March 31, 2006
CHARTER CHANGE MAY WORSEN JOBLESSNESS –IBON
Charter change (Cha-cha) proponents claim that Constitutional provisions restricting foreign participation in vital sectors and foreign ownership of land are outdated and that removing these would increase foreign investment inflow that would lead to the creation of more jobs.
But independent think-tank IBON Foundation disputes this claim.
According to IBON research head Sonny Africa, as of 2004 there was a cumulative $17.3 billion in Bangko Sentral-registered foreign equity investments. But despite the increase, unemployment has still steadily risen over the past decade to record highs. Average annual unemployment increased from 8.4% in 1990 to 11.2% in 2000 and to 11.4% last year.
Africa said that this is because for every handful of jobs foreign investments create, countless more jobs are lost through closures, layoffs and bankruptcies. Local establishments are forced to reduce its workforce or close shop due to the tight competition that foreign investors introduced in an increasingly liberalized economy.
Starting in 1995, when the country became a member of the World Trade Organization, the number of firms that have had to resort to permanent closures and retrenchments for economic reasons has steadily increased, reaching a high of 3,403 firms in 2002. From 1995 to 2004 some 21,076 firms closed or retrenched, affecting more than 600,000 workers.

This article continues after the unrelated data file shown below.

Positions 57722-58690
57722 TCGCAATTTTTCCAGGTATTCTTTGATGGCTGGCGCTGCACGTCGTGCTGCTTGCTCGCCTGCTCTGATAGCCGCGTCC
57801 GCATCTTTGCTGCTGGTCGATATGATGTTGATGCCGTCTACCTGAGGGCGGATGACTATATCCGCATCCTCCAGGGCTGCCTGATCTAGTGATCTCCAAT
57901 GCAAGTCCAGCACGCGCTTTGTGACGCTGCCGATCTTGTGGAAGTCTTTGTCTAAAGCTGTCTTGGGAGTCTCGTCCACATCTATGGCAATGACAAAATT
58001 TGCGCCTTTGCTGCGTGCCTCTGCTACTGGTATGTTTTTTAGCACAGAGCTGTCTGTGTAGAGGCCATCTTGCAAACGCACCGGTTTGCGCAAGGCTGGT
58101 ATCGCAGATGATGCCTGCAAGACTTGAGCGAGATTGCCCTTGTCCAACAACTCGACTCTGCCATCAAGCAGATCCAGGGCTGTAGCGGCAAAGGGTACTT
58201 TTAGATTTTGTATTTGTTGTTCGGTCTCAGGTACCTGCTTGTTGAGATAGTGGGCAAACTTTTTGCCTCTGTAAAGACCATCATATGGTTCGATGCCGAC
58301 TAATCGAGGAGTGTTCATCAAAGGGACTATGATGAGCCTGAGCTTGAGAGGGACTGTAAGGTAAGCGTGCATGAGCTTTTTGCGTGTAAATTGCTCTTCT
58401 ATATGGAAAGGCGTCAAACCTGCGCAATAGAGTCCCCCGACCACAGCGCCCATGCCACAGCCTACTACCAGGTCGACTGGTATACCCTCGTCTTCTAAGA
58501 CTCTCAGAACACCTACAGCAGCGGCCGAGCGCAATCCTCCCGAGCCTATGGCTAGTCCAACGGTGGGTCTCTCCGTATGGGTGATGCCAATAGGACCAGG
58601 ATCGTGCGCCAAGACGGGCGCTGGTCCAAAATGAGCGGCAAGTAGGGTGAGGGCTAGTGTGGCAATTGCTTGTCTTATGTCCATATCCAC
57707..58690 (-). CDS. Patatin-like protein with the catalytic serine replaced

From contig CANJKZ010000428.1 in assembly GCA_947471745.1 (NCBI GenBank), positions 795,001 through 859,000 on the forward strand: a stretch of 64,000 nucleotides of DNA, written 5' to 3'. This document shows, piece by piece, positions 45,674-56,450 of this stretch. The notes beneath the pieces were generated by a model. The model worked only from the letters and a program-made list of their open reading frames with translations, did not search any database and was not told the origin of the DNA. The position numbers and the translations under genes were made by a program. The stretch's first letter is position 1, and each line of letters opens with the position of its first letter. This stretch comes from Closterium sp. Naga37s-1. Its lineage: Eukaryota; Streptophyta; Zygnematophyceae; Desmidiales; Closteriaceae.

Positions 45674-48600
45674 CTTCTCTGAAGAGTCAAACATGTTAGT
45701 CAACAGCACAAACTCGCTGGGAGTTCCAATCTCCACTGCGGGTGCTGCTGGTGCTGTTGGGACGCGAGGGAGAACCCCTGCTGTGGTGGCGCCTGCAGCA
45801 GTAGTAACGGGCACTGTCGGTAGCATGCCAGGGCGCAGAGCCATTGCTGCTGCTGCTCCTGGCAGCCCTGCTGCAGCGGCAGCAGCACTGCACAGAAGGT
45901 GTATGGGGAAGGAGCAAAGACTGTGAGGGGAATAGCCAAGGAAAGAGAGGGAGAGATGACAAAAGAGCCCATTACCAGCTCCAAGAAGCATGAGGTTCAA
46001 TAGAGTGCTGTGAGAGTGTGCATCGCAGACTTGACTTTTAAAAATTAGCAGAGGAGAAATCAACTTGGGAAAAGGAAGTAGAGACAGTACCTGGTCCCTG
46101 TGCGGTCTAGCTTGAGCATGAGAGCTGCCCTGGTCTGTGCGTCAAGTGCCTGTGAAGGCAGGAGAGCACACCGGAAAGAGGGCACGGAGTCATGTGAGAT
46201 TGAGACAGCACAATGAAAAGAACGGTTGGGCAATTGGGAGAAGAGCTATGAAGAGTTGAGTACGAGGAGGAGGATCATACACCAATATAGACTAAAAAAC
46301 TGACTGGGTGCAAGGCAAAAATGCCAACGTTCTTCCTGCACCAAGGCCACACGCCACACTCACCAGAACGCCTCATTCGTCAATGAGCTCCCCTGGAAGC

Also, the considerable amount of investments in manufacturing has not resulted in any significant capital accumulation and technological development, which would create more jobs. Transnational corporations and their subcontractors here mainly engage in assembly and packaging for re-export while taking advantage of low interest rates, tax breaks and incentives, and hiring cheap and unorganized workforce.
This does not mean that foreign investments cannot contribute to economic development, says Africa. Foreign investment does have a role in the initial stages of the development of a country like the Philippines, but Africa stressed, external investments should be restricted and controlled to ensure that they benefit the local economy more than foreign corporate and local big business interests.
“The Philippines can benefit from foreign investments but only if this is allowed in under terms of mutual benefit. If the government has not had the political will to assert the nationalist economic provisions as they are, removing them completely through Cha-cha will only make an already bad situation intolerably worse,” Africa said. (end)